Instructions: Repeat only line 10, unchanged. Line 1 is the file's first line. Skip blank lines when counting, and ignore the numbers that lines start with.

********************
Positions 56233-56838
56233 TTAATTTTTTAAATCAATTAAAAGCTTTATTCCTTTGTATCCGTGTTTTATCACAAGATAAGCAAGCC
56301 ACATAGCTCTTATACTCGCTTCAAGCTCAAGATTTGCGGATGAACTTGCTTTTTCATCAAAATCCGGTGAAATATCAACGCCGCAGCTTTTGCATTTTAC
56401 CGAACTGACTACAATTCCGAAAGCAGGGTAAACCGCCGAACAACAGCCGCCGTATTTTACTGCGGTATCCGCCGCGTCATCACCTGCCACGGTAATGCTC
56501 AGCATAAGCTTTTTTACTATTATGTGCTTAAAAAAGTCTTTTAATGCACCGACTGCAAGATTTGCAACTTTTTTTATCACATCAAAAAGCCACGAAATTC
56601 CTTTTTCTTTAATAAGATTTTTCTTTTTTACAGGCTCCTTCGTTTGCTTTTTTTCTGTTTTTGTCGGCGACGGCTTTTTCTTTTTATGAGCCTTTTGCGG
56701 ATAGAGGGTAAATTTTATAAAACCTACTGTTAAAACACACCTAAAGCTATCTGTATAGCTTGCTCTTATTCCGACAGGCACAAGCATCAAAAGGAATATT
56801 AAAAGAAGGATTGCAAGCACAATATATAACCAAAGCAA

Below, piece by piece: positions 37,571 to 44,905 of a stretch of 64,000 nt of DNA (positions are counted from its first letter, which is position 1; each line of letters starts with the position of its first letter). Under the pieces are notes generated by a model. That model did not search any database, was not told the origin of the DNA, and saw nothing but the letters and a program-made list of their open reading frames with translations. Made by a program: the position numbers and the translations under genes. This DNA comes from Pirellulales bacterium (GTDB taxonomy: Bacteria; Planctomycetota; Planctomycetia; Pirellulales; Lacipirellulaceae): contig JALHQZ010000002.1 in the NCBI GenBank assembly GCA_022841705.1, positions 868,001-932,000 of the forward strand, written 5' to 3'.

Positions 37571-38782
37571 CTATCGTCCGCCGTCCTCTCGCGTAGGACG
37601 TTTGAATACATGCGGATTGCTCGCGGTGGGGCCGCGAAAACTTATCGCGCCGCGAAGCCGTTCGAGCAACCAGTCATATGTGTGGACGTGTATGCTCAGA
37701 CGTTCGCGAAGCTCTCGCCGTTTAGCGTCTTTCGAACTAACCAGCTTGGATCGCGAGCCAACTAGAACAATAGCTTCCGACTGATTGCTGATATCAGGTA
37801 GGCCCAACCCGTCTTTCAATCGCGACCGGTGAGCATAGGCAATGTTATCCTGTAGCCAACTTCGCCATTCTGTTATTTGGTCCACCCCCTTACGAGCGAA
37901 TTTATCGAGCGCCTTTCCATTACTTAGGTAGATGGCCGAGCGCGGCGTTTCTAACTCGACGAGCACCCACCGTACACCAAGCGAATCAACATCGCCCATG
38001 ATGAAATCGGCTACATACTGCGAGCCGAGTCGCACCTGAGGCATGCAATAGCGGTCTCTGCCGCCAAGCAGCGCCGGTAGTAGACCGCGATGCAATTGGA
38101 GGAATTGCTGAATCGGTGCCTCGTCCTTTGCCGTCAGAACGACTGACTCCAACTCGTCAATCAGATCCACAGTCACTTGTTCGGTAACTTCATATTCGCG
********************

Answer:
Positions 37571-38782